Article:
Some seniors whose retirement savings took a hit over the last couple of years may have considered a reverse mortgage to help with expenses.
This financial product allows homeowners age 62 and up to tap into the equity in their homes without making the monthly payments required in a conventional home equity loan. The loan becomes due when the homeowner dies, moves out on a permanent basis, sells the home or fails to fulfill other conditions like the continued payment of property taxes, homeowner’s insurance and repair and maintenance.
Until recently the problem for many seniors has been the high up-front cost associated with such loans. In October 2010, however, a new product hit the market. Called the Home Equity Conversion Mortgage (HECM), the initial mortgage insurance premium is reduced from 2 percent of the maximum claim amount to just 0.01 percent.
“The trade-off, though, is that the amount of available funds is reduced. In turn, that represents a reduced risk to the lender,” said reverse mortgage specialist Patricia Whitlock of Choice Home Mortgage Services in Patchogue, which provides mortgage services for clients on eastern Long Island. “But it also provides an answer to complaints from borrowers about the high costs.”
The funds can be taken as a lump sum, line of credit or a monthly payment. Bill Pisani, a reverse mortgage expert with Worldwide Capital Mortgage in Bay Shore, which also services reverse mortgages all over Long Island, observed that the line of credit has not proved popular so far.
“It comes with an adjustable rate, which frightens people,” he said. “The truth is that the adjustable rate is not subject to as large fluctuations as you might think and the HECM option really keeps costs down. But a lot of people want to access as much as possible and you get less with a line of credit.”
In Ms. Whitlock’s experience, “Most seniors who borrow the maximum lump sum are doing it because they have substantial debt to pay off and so they may deplete the funds quite quickly and possibly run into trouble.”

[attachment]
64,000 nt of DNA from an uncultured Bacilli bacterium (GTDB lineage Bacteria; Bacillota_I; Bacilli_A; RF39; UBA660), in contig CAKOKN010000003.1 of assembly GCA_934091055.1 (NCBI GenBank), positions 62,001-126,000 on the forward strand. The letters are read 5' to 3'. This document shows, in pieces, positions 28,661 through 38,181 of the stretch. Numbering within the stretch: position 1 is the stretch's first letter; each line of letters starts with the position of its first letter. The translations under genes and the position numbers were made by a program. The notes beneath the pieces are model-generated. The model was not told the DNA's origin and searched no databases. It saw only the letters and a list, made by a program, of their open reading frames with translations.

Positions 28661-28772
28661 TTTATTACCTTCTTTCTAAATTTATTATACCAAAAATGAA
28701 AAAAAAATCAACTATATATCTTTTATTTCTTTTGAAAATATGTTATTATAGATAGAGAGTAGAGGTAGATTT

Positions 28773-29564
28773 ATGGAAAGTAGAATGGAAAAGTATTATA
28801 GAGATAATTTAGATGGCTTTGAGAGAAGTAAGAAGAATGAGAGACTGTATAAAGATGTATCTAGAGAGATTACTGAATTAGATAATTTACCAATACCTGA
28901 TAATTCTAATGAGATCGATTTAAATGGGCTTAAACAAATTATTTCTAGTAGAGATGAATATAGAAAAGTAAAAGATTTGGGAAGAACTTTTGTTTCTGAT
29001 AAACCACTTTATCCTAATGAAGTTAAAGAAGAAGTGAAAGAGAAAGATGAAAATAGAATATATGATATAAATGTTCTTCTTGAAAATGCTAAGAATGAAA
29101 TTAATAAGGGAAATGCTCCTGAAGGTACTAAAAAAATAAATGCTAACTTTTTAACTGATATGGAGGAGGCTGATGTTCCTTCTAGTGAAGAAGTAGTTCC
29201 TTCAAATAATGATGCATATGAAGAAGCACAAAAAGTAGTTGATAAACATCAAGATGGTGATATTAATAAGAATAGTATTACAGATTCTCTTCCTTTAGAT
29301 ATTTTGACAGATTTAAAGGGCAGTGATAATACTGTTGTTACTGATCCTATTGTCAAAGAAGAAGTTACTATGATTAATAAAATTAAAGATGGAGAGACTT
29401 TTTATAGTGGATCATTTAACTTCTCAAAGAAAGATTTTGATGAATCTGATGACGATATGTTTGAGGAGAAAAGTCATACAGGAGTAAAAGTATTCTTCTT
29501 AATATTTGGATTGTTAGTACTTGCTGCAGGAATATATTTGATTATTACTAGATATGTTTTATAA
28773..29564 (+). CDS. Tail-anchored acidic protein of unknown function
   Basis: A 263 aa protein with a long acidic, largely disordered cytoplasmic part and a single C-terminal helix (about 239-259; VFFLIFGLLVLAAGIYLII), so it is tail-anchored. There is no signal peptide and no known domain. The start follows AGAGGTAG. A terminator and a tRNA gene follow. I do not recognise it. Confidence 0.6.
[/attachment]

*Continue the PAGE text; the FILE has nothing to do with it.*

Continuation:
Taking out as much as possible has indeed proved a problem for some seniors, according to a 2010 report from the Department of Housing and Urban Development, which estimated that more than 20,000 loans were in default for nonpayment of taxes and insurance.
“If someone doesn’t have the funds for those continuing expenses, we really can’t recommend a reverse mortgage,” said Ms. Whitlock.
That opinion is echoed in a report issued last month by Consumers Union, the nonprofit publisher of Consumer Reports. The report suggests that depleting what may be for some their last remaining major asset without ensuring the sum will be enough to cover continuing expenses like insurance and property taxes could result in foreclosure and eviction.
Mr. Pisani believes that the issue is significant enough to warrant the development of some kind of qualification for obtaining a reverse mortgage.
“Absolutely you should not get a reverse mortgage if you don’t have the wherewithal to pay taxes and other expenses,” he said. “HUD has already tightened up the required independent counseling for applicants, stressing the tax and insurance issues. And it is going to put money into free counseling for seniors whose reverse mortgages are under water.”
But the counseling required for reverse mortgage applicants is now much harder to get, according to Ms. Whitlock.
“There are fewer counselors and some of them are confusing seniors with the details,” she said.
Since lenders are not required to ensure that a product is suitable for a given individual, adequate counseling becomes even more critically important, according to the Consumers Union report. It urges much more oversight on counseling standards and what it describes as misleading marketing claims by some lenders as well as attempts to sell other products such as annuities.
While a reverse mortgage may not be right for every senior, both Ms. Whitlock and Mr. Pisani say clients overall have been very satisfied with their reverse mortgage transactions.
“I have a local client who a got a line of credit to fix up her house and she’s as happy as a clam,” said Ms. Whitlock.
Mr. Pisani cited a National Reverse Mortgage Lenders Association survey that concluded 90 percent of seniors had found the reverse mortgage process a positive experience.
Nevertheless, the Consumers Union report advises seniors to consider all alternatives to a reverse mortgage before taking the plunge — including, for example, less expensive programs offering financial assistance or perhaps an inter-family loan.
“It’s a bit of a reach to expect family members to step up to the plate,” responded Ms. Whitlock.
Mr. Pisani was just as doubtful about the suggestion. “Surely the whole point of a reverse mortgage is not to have to go to family members,” he said.